Former Uber strategist David Plouffe fined $90,000 for illegal lobbying

Chicago officials have slapped David Plouffe with a hefty $90,000 fine, claiming he lobbied for Uber without properly registering with the city.

The Chicago ethics board voted unanimously to fine Plouffe for violating the Government Ethics Ordinance by failing to register as a lobbyist, according to a Reuters report. The board says he lobbied Chicago city officials on behalf of Uber on Nov. 20. 2015, but failed to register until April 13, 2016.

Uber acknowledged the error in a statement emailed to SiliconBeat.

“We work hard to ensure our registrations are accurate and up to date,” a spokeswoman wrote. “We regret that in this instance we made a mistake and we will comply with the board’s assessment.”

Plouffe, who served as an adviser to former President Barack Obama before joining Uber as the company’s senior vice president of policy and strategy in 2014, now is president of policy and advocacy for the Chan Zuckerberg initiative — Facebook founder Mark Zuckerberg’s philanthropy organization.

Plouffe joined Uber while the San Francisco-based company was in the midst of some major PR woes — Uber was facing tough regulatory battles in many states, opposition from the taxi industry and attacks from the public over the safety of its rides and other issues. Plouffe, who many credit as the architect of Obama’s presidential campaign, was brought in to help Uber turn that negative image around.

It appears Uber still has Plouffe’s back. The company, which also was slapped with a $2,000 fine of its own, sent the ethics board a letter objecting to the size of Plouffe’s fine, according to Reuters. Uber argued Plouffe should be charged no more than $1,000.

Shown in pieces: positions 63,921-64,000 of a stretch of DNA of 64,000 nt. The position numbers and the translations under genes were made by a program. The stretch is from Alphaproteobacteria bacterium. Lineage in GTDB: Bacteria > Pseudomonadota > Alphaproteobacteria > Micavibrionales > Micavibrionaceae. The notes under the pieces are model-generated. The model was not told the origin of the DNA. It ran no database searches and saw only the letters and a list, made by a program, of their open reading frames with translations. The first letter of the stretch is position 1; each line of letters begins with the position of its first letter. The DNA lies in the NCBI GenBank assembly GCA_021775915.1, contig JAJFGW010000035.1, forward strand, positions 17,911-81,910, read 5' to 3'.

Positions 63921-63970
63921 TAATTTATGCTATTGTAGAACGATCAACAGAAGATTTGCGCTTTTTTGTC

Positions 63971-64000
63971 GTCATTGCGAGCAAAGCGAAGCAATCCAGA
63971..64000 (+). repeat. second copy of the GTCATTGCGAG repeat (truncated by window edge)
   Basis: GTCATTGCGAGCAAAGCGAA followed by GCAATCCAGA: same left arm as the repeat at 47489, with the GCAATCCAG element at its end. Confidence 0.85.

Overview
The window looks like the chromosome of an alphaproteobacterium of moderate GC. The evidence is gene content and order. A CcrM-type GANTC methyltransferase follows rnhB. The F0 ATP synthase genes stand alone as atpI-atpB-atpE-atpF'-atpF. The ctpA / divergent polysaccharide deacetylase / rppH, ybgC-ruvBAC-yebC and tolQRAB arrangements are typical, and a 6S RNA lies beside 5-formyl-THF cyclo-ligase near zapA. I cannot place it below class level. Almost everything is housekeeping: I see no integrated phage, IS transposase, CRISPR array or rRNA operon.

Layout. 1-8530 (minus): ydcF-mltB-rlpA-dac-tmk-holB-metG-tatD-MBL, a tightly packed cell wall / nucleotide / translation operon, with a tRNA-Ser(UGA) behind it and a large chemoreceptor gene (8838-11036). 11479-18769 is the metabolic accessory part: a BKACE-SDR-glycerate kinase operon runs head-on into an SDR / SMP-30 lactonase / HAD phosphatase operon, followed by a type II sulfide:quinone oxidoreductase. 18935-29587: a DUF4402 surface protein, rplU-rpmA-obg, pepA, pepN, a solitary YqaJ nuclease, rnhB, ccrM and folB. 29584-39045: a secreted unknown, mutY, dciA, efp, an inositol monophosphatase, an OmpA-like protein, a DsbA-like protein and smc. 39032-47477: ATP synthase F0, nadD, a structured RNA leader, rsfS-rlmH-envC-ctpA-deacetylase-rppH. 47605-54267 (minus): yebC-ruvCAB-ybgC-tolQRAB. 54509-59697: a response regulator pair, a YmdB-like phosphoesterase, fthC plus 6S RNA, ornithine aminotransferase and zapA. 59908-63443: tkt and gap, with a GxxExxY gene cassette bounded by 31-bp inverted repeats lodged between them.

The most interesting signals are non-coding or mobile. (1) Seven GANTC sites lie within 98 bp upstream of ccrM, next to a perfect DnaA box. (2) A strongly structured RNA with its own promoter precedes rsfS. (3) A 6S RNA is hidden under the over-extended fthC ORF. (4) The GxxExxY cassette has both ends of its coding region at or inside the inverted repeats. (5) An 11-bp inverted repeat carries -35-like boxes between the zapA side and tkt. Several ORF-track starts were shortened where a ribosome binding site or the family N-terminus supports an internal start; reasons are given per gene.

Earlier this month the Better Government Association, an Illinois government watchdog group, reported Plouffe was under investigation over emails he sent to Chicago Mayor Rahm Emanuel. In a November 2015 exchange, Plouffe urged Emanuel to smooth over problems Uber drivers were having in implementing a recent agreement that was supposed to allow drivers to take passengers to and from city airports and the McCormick Place convention center.

Emanuel, who was in China at the time, told Plouffe to work out the issues with two of his top aides in City Hall, according to the Better Government Association.

Uber responded to those allegations in a January statement.

“We take compliance seriously,” spokeswoman Molly Spaeth said in a statement, according to the Better Government Association. “We’re always working to ensure registrations are accurate and kept up-to-date, but in this case there was an oversight.”

Photo: The logo of ride-sharing company Uber is seen in front of its headquarters on August 26, 2016 in San Francisco, California. (Justin Sullivan/Getty Images)


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